Those of us on the other side argue sex isn't a leisure activity but something with profound personal, moral, social and spiritual consequences. The purpose of sex as established by the Creator is continuing the human race and the bonding of a man and a woman in a lifelong, faithful relationship for their benefit and that of others. The Left views this as an antiquated, prudish perspective and irrelevant in today's social and moral ethos.
The problem which suggests that this traditional view of sex isn't outdated but in fact very relevant is the epidemic of sexually transmitted diseases which lead to other diseases, like infertility and cancer, and out of wedlock births . None of which have been eliminated by condoms and other contraceptives.
Now there's evidence coming out of neuroscience buttressing the traditional views of marriage and abstinence. It's written up in a new book entitled, “Hooked: New Science on How Casual Sex is Affecting our Children”, coauthored by Drs. Joe McIlhaney, Jr. and Freda McKissic Bush. It highlights “the impact having sex has on the developing brains of adolescents and young adults.”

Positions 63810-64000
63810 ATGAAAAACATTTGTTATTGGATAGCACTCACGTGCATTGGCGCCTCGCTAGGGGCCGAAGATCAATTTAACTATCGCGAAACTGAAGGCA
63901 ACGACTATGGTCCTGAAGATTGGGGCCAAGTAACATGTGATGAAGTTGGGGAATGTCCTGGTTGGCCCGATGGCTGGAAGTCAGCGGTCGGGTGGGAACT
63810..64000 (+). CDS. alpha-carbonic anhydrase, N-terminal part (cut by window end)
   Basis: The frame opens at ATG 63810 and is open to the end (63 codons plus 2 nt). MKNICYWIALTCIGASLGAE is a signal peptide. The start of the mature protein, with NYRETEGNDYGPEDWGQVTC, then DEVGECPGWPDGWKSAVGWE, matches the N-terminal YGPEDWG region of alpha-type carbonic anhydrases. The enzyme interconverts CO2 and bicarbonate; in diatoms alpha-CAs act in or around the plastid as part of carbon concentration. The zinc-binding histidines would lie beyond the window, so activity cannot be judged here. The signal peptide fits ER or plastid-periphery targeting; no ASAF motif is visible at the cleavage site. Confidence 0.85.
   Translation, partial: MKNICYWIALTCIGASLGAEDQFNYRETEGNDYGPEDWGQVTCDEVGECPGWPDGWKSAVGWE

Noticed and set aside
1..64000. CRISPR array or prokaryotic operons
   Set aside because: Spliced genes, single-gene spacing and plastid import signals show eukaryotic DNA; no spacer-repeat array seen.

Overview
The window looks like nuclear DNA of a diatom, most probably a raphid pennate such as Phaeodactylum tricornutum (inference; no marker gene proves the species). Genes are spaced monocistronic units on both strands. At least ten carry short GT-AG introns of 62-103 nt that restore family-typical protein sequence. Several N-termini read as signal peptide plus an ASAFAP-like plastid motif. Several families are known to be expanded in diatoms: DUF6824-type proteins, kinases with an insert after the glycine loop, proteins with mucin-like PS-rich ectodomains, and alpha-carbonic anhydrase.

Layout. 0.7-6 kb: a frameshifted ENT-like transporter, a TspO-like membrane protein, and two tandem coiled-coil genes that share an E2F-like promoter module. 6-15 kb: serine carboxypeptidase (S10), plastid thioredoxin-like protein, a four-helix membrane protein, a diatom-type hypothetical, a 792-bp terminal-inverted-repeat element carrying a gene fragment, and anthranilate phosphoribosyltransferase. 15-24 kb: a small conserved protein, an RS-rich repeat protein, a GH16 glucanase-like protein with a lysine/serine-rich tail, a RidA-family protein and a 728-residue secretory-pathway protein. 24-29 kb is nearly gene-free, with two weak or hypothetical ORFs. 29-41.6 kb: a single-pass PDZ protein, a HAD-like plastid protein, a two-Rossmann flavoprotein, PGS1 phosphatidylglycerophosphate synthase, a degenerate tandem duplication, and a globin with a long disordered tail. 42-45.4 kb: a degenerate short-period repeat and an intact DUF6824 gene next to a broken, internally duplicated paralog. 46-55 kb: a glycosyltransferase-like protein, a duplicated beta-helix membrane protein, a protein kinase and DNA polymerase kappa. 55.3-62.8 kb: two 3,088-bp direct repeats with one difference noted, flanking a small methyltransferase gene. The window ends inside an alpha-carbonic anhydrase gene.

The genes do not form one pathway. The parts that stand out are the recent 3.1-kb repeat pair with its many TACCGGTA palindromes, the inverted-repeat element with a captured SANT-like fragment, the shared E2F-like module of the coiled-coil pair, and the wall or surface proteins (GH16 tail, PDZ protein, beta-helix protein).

The book states that:
- “Sexual activity releases chemicals in the brain, creating emotional bonds between partners.
- “Breaking these bonds can cause depression and make it harder to bond with someone else in the future.
- “Chemicals released in the brain during sex can become addictive.
- “The human brain is not fully developed until a person reaches their mid-twenties. Until then, it is harder to make wise relationship decisions.”
This new evidence is significant in that condoms and contraceptives can do nothing to prevent the emotional damage resulting from casual sex. There is no alternative other than exercising self control and waiting until marriage.
This new evidence also challenges the assumptions undergirding condom education in our schools that all we have to do is provide students with all the information and they'll make good decisions. The fact that the brain isn't fully developed in the teenage years suggests that's not the case from a biological standpoint.